The Bankruptcy Act 1988 sets out 7 acts of bankruptcy (these include not paying bills on time, transferring assets in order to avoid paying creditors, making payments to one creditor over another, if a court order has been served for the seizure of goods, leaving the country in an attempt to escape creditors, applying for an insolvency arrangement or a petition for a bankruptcy summons has been served) any of which can be used by creditors to petition for the debtor to be adjudged a bankrupt if they do not pay their bills immediately.
i) Can I declare myself bankrupt?
Yes a debtor can file for bankruptcy themselves if they are in a position that they cannot pay their bills and/or they are insolvent.
Anyone who cannot pay their bills and is not able or willing to enter into an arrangement to settle their debts through either a voluntary arrangement or a formal insolvency arrangement through the Personal Insolvency Act 2012 can declare themselves bankrupt.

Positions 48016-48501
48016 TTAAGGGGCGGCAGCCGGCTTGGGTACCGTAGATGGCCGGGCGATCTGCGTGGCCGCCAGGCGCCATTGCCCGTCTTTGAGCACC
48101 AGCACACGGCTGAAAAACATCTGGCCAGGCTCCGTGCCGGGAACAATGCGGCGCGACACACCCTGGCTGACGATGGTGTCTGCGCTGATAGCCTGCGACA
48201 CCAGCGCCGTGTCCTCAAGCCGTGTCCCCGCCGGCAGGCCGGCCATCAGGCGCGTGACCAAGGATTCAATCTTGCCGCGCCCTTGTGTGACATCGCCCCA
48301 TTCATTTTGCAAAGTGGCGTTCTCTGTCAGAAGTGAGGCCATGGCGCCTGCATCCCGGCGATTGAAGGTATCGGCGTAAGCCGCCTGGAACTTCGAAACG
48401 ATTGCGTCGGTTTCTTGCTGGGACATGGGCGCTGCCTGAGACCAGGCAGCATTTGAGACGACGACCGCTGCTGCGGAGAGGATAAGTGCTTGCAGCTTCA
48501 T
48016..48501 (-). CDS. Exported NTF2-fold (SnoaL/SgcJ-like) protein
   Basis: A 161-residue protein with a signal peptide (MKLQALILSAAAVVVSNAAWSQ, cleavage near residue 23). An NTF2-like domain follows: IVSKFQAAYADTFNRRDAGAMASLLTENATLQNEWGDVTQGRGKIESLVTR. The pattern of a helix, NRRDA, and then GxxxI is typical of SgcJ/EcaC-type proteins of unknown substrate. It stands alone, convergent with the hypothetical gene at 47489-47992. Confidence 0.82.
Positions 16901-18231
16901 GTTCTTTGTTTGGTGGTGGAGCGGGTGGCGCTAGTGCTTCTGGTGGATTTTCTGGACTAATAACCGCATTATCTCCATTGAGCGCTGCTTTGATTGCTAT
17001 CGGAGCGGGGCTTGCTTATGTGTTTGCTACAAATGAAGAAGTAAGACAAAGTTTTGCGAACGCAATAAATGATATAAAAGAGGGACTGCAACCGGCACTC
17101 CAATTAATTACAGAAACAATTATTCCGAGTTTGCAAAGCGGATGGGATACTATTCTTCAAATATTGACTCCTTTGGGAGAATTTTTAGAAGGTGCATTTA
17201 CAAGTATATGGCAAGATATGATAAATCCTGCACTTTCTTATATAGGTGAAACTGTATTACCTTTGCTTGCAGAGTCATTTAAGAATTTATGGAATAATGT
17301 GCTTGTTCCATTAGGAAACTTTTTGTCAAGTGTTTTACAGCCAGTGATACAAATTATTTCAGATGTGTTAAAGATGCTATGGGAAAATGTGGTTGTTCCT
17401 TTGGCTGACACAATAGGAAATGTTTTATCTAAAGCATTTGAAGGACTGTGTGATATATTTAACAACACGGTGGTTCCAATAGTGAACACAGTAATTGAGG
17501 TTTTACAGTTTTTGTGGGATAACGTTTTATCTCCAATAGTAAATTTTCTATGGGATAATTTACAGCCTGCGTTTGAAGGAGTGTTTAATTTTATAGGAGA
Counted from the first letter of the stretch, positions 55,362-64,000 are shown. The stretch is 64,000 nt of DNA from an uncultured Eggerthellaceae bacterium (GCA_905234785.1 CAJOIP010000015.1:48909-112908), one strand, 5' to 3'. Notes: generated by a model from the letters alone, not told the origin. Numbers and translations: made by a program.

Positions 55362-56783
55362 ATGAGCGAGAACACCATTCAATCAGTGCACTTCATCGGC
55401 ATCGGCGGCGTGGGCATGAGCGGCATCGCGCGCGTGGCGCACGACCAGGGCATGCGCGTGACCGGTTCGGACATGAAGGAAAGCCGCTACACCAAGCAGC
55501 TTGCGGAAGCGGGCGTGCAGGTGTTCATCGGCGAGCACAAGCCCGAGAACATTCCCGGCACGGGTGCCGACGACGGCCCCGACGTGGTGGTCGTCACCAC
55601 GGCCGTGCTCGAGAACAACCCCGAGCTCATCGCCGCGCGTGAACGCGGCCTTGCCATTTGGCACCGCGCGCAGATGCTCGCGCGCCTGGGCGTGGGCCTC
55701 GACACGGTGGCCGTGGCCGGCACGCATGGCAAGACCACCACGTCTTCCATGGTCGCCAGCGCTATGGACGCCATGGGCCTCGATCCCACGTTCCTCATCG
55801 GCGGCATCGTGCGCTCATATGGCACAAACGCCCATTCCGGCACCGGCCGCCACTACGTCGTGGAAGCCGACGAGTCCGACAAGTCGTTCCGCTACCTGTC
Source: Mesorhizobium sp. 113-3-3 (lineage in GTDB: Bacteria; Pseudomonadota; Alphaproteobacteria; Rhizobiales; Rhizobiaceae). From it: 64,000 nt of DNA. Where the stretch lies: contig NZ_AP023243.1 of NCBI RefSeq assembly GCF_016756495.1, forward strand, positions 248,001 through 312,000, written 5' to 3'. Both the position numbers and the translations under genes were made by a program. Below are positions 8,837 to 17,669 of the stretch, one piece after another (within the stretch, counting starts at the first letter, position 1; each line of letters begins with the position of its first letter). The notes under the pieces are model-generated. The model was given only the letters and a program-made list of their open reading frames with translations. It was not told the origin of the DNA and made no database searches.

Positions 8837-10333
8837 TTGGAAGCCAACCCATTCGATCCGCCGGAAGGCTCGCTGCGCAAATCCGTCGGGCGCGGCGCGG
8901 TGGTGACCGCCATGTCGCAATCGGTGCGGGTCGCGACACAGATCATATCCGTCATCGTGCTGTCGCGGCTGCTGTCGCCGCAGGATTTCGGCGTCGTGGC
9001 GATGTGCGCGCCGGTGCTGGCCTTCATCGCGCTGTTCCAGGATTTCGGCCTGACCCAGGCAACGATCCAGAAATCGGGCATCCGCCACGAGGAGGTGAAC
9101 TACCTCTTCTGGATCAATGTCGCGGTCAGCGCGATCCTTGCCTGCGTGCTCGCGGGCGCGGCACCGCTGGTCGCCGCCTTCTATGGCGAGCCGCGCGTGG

ii) If I am self employed can I declare myself bankrupt?
A self employed person can declare himself bankrupt and can continue to be self employed while in bankruptcy. However the debtor cannot be a company director nor can they hold themselves out to be managing a company.
If the debtor is self employed they must trade under their own name or have their name included in the business name under which they are trading while an un-discharged bankrupt.
Some professions specifically exclude a bankrupt practicing these include solicitors, auctioneers and accountants. It will be important to establish if a debtor’s trade or profession has any limitations on trading as an un-discharged bankrupt.
More details of bankruptcy in Ireland can be found in the Irish Bankruptcy Guide published by Paul Carroll Accountant of NEO Financial Solutions